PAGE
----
Gorey's "Lavender Leotard" and the NYCB mentality:some questions about the NYCB allusions
Posted 26 October 2007 - 05:16 AM
Posted 26 October 2007 - 06:22 AM
Yes, it was Bruhn. Arlene Croce also wrote about that moment, explaining why Balanchine subsequently made the choreography tamer and safer.
Posted 26 October 2007 - 02:35 PM
Posted 29 October 2007 - 12:37 PM
The volume includes many interviews (from this famously, but apparently incorrectly, uncommunicative person). I love Gorey's vision and his work in bits and pieces. It sems a bit constricted, however, when you look at it as the basis a life-time's oeuvre encompassing decades. The key influences and obsessions seem to have come into place very early in his life and not changed very much thereafter. It does take an obsessive to attend EVERY performance of the New York City Ballet for so many years, but Gorey explains why he does it and almost convinces me that the effort was worth while.
The first interview in Wilkin volume begins with a rather touching vignette:
Several of the interviews (with Anna Kisselgoff and Tobie Tobias) include statements explaining the advantages of attending multiple performances of the same ballets, even when you don't particularly like the ballet.
His favorite dancers as of the early 70s were Diana Adams and Patricia McBridge. He considered Balanchine the single greatest genius whose work he knew.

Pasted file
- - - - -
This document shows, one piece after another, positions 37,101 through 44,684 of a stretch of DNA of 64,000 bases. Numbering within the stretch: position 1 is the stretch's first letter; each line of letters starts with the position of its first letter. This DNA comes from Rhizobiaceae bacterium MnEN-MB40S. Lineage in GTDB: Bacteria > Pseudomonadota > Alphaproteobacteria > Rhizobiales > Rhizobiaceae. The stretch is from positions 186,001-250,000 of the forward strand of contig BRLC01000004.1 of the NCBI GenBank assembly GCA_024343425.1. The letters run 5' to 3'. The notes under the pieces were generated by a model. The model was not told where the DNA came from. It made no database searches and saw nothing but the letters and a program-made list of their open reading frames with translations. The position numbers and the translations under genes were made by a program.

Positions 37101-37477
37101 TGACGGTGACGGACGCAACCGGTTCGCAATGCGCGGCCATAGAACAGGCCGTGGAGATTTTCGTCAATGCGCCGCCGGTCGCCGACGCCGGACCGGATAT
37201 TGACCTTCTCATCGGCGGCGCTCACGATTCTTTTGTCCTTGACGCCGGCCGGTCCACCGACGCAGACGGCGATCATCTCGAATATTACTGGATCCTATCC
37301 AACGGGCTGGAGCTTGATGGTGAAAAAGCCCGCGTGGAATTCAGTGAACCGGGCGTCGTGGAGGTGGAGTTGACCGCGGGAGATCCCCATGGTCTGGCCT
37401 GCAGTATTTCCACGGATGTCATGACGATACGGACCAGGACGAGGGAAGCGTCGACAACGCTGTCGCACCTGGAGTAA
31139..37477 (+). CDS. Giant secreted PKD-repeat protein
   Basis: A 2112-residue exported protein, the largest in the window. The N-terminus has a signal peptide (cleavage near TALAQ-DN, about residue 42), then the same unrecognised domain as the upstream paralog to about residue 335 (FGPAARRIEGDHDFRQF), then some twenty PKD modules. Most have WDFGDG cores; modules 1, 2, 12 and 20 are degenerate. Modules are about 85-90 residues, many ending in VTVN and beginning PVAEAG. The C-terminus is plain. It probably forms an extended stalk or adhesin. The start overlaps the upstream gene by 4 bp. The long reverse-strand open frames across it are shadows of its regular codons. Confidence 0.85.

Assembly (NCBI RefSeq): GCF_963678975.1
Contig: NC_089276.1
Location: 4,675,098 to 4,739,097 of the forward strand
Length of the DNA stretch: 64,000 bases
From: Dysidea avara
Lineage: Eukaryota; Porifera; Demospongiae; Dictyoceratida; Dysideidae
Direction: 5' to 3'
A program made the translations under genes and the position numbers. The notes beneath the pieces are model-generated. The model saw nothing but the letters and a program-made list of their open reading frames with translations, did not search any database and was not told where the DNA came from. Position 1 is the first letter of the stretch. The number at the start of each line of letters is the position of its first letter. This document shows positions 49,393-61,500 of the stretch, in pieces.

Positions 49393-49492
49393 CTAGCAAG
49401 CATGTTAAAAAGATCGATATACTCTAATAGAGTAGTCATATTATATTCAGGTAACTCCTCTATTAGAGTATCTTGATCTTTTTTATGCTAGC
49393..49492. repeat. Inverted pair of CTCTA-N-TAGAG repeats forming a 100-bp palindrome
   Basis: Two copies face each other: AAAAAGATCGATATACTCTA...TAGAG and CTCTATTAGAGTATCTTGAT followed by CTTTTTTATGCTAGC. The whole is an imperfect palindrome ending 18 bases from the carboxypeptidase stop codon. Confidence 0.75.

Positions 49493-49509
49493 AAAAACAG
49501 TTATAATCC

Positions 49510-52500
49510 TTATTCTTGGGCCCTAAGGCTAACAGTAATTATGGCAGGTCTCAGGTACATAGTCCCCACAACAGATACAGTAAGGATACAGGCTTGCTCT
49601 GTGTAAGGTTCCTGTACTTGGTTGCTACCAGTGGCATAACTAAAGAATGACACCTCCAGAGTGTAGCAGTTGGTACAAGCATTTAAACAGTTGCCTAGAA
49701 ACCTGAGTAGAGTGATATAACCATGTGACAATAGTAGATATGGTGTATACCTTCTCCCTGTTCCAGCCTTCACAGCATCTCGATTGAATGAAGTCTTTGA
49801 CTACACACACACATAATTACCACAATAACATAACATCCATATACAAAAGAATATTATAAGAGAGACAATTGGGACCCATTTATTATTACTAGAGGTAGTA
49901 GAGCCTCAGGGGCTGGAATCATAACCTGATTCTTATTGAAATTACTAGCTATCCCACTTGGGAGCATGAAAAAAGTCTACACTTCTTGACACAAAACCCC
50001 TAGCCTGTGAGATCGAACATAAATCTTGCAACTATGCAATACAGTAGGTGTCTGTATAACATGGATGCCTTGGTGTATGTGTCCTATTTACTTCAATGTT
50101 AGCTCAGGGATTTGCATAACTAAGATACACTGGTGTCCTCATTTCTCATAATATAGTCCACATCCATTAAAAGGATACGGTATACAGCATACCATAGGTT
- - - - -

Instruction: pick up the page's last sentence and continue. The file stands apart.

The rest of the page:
Posted 29 October 2007 - 02:53 PM
Re Balanchine 'liking' people to fall. Believe me, no one, Balanchine or otherwise, liked seeing people fall. They got injured and caused casting problems. It also unsettled the audience and distracted their attention. What Balanchine liked was dancers going all-out and giving everything they had, with full energy and commitment. "What are you saving it for?" was his response to over-caution and low energy.
Posted 29 October 2007 - 03:19 PM
Posted 29 October 2007 - 03:48 PM
So he wasn't overly fond of Firebird, Swan Lake, and Western Symphony -- who would have imagined? I read somewhere that over the years he sat out more and more ballets. Can anyone who attended regularly back then speak to that? Was it, as this quote would indicate, particular ballets, even Balanchine ballets, that he would decline to see? Was he just bored? Did he not want inferior casts to mar cherished memories?
Posted 29 October 2007 - 06:39 PM
Gorey's talent lay in the ability to delve deeply, obsessively, and with a powerful sense of irony and the macbre, into the darker side of life, while using what was essentially a small art form. For some reason, I saw a connection when I read a review recently -- in the NY Review of Books -- of the work of a 19th-century writer working in an entirely different genre. Fellix Feneon, an art critic, published, in the French press in the decade before World War One, over 1,000 exceptionally brief stories describing real events that were often grotesque or wierdly tragic. These "nouvelles en trois lignes" (short stories in 3 lines) were brilliantly compressed and followed rules of composition almost as rigid as haiku.